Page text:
posted 05-26-2005 01:32 PM
NASA TV MIGRATING TO DIGITAL FORMAT: ADDITIONAL RECEIVER REQUIRED
NASA TV is moving forward with its July 1 plans to convert from a
single analog NTSC channel to four channels of Standard Definition MPEG-2
digital video, including a dedicated Media Services channel.
The conversion will require broadcast media to upgrade with an "addressable"
Integrated Receiver Decoder (IRD) to participate in live news events,
interviews, and press briefings; and to receive NASA's Video File feeds.
Agency mission coverage will air on a digital NASA TV Public Services
channel, for which a basic IRD will be needed. Educators, learning
institutions and museums also will need a basic IRD to access a new,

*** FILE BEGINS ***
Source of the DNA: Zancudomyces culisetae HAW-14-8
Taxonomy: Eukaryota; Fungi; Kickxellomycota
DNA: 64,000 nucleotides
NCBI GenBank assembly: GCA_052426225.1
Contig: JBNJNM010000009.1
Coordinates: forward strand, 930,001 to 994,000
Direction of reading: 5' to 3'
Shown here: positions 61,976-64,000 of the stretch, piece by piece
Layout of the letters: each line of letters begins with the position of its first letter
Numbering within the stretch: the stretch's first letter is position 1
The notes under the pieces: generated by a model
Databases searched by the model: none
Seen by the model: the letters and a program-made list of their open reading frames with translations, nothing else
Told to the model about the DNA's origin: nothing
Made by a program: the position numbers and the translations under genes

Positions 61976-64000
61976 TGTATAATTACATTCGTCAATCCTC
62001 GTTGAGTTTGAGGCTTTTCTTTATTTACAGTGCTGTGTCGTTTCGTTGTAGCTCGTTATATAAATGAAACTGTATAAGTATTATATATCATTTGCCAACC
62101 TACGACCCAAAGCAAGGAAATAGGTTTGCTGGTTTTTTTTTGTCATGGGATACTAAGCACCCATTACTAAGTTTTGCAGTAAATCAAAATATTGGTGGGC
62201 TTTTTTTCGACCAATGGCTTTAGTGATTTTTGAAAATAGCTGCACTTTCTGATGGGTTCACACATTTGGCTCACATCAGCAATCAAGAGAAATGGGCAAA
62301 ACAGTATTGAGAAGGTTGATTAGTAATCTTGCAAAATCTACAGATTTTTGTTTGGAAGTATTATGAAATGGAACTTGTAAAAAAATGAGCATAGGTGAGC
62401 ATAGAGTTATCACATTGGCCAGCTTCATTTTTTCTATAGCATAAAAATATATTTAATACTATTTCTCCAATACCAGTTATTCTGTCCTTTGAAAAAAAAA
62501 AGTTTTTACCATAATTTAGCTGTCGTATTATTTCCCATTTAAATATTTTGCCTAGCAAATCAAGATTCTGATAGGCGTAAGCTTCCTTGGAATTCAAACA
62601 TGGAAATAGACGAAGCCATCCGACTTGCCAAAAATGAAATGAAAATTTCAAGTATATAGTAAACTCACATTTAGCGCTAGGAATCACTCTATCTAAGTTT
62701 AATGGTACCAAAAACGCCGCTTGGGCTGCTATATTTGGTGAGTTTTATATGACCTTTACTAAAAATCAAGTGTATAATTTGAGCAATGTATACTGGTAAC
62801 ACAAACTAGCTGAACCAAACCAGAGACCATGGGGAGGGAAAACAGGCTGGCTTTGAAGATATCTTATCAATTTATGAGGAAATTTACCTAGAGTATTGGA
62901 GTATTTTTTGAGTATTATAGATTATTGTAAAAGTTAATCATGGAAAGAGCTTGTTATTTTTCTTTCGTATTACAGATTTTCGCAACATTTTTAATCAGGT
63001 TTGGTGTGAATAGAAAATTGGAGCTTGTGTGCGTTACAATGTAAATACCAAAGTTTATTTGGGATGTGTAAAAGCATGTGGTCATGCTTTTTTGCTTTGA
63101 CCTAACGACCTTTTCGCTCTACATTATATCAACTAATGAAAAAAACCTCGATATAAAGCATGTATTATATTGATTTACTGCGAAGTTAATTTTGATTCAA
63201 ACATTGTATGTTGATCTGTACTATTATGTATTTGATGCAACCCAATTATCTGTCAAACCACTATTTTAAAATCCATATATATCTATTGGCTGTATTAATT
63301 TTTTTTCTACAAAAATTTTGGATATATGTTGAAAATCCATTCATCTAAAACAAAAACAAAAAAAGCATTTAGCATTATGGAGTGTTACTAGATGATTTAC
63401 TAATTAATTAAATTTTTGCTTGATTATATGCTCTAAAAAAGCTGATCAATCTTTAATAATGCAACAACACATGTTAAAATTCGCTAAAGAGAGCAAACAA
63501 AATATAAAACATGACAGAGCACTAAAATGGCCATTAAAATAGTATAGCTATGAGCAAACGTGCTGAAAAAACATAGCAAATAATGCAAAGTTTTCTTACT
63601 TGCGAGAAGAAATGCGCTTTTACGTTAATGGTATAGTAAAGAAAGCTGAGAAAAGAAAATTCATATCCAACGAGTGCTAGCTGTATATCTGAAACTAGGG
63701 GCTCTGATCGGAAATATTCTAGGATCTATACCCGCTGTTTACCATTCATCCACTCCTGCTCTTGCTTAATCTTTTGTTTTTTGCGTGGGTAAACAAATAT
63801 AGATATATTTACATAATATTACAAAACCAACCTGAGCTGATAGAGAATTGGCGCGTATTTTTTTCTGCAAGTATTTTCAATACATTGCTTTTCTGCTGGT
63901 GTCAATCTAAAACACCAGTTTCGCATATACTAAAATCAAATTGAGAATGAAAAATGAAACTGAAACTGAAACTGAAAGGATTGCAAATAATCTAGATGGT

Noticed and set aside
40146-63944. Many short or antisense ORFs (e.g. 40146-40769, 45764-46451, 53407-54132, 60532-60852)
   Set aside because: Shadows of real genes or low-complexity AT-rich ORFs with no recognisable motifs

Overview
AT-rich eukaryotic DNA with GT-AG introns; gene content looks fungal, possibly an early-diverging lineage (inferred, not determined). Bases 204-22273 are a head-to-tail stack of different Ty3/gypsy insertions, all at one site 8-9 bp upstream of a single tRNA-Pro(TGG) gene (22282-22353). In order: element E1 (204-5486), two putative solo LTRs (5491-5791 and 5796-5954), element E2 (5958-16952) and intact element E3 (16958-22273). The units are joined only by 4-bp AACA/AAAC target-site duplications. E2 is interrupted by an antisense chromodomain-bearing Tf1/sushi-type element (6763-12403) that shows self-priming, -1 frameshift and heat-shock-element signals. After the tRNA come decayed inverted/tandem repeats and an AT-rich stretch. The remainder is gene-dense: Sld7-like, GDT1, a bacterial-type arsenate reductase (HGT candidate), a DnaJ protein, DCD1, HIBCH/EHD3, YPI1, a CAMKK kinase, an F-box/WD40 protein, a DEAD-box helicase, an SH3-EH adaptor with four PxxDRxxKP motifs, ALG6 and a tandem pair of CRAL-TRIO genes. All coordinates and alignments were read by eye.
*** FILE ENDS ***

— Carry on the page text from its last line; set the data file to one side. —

dedicated Education Services channel.
The digital signal for the Public Services channel is already available.
Testing of the new digital infrastructure may cause periodic interruptions
in analog NASA TV programming.
"This is a major milestone for NASA Television," said Dean Acosta, Acting
Assistant Administrator for NASA's Office of Public Affairs in Washington.
"The move to contemporary digital technology will allow us to better serve
the public and broadcast media with improved imagery and better products
specifically targeted for their use."
Addressable, store-and-forward capable IRDs will allow media users to store
"pushed" content for retrieval and playback at their convenience. This will
eliminate the need for monitoring of and rolling record tapes for agency
NASA TV's analog NTSC service will remain available through late June to
provide viewers adequate time to upgrade equipment for the switch. The new
digital NASA TV channels will be on the satellite AMC 6, transponder (17).
In addition to the media, education and public services channels, a fourth
channel will be dedicated to internal use by Space Operations for mission
For the latest information about the NASA TV digital conversion on the Web,
For technical specifications and pricing from NASA TV's equipment